Her questions reminded me that chocolate and vanilla are the standard, "basic" flavors you find in the U.S. A small ice cream shop might only have those two options, and you'd expect a larger shop to offer chocolate and vanilla (by default) plus other options.
More deeply, my friend's questions made me reflect on what's "standard" or "plain"--and how that's culturally-bounded.
In the U.S., we refer to something as "plain vanilla" to indicate the option that has little embellishment or elaboration. For example, a "plain vanilla" outfit, car, or house is the simplest version offered. As an expression, "plain vanilla" holds a lot of cultural meaning.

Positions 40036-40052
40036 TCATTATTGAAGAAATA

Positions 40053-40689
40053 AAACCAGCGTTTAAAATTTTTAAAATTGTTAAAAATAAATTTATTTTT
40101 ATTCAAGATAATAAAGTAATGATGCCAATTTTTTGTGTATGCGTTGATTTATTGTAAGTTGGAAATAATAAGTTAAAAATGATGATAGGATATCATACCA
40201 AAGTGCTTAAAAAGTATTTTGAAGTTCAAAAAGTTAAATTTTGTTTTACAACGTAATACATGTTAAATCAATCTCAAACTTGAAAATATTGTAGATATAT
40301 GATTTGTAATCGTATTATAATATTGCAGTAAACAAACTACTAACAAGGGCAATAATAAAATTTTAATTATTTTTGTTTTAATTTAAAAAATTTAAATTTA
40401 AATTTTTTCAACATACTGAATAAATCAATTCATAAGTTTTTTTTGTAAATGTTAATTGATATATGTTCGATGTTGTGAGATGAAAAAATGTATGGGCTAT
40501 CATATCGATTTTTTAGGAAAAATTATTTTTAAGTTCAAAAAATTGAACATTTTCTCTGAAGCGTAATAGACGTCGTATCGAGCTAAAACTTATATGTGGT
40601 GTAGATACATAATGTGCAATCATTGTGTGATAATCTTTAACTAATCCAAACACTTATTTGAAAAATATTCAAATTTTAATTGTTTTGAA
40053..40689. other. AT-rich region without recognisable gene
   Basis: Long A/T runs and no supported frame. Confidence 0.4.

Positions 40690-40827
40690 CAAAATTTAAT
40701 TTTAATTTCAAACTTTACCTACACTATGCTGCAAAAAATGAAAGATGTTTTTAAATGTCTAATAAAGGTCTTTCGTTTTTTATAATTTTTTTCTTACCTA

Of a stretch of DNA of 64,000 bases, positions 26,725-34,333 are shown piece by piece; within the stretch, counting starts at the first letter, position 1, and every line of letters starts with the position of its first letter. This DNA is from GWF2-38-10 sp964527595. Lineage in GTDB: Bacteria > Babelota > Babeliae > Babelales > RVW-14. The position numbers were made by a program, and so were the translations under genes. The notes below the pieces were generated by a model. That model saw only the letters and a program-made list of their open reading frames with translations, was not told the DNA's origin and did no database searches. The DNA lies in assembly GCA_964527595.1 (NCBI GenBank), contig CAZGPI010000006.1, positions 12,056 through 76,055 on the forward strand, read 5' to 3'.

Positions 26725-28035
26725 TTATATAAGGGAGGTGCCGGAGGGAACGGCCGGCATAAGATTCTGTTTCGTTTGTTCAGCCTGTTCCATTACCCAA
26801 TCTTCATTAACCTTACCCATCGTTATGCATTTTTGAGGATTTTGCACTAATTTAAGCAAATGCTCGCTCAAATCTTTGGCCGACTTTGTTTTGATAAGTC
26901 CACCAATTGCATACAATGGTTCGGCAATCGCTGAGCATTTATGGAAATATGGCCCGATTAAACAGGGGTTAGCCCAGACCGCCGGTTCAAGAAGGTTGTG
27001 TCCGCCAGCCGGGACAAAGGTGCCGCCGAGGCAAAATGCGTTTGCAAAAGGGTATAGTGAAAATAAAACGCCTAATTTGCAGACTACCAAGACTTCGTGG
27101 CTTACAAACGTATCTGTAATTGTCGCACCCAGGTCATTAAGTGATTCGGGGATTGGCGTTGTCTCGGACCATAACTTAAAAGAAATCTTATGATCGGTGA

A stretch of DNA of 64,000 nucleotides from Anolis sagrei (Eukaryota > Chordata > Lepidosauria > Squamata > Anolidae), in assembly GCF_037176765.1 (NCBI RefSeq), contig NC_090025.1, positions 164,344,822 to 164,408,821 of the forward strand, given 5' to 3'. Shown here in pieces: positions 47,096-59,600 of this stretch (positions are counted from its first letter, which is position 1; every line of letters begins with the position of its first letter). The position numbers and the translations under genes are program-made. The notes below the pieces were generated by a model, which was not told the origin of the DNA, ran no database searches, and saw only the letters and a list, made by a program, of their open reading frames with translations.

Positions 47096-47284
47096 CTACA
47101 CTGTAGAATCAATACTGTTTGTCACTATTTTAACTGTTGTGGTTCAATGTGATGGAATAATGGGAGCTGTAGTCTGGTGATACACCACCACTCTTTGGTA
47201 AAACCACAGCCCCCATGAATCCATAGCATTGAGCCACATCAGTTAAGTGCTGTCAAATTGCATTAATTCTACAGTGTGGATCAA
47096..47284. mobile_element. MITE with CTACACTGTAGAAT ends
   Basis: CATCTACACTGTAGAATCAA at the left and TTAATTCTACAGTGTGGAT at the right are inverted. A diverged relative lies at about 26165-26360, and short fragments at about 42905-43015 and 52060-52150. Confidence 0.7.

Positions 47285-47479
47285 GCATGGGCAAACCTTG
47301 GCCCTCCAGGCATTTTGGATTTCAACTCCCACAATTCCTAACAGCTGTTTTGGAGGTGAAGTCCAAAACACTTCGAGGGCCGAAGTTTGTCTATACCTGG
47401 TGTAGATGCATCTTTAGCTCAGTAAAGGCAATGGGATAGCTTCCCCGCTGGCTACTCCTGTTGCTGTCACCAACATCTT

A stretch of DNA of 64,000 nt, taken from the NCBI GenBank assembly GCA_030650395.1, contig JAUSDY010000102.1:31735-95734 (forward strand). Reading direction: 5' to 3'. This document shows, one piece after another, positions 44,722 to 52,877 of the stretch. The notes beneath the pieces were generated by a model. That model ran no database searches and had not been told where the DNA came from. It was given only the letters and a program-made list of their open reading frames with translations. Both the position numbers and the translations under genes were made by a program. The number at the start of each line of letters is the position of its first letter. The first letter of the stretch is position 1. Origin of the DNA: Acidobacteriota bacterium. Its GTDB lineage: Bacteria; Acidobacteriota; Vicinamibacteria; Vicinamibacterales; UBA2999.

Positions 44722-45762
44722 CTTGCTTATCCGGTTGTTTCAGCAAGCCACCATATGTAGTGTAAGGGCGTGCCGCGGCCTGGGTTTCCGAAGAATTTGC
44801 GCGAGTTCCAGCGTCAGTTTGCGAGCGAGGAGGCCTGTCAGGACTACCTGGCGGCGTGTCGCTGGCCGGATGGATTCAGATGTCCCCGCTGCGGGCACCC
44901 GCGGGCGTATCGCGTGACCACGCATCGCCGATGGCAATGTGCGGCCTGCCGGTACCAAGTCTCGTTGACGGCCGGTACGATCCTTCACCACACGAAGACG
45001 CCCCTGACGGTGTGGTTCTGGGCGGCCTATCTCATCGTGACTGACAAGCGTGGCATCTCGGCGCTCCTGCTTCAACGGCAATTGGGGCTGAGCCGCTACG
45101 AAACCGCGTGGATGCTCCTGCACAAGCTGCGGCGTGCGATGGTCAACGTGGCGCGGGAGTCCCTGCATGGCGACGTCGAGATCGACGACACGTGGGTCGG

Incidentally, in Italy, you're just as likely to encounter a small gelato shop that offers sour cherry, hazelnut, or nougat as you are to see "plain" chocolate. Vanilla, on the other hand, is pretty exotic. The standard, "unmarked" base flavor is "gelato alla crema," made with milk, sugar, and egg. Vanilla, as an aroma, is as noteworthy in Italy as rosewater or orange blossom would be in the U.S.
(Needless to say, my friend and I both enjoyed all the flavors we tried!)
What expressions do you use that reveal your cultural frame or bias? How might these expressions translate across cultures? What do they reveal about your expectations of "how things should always be?"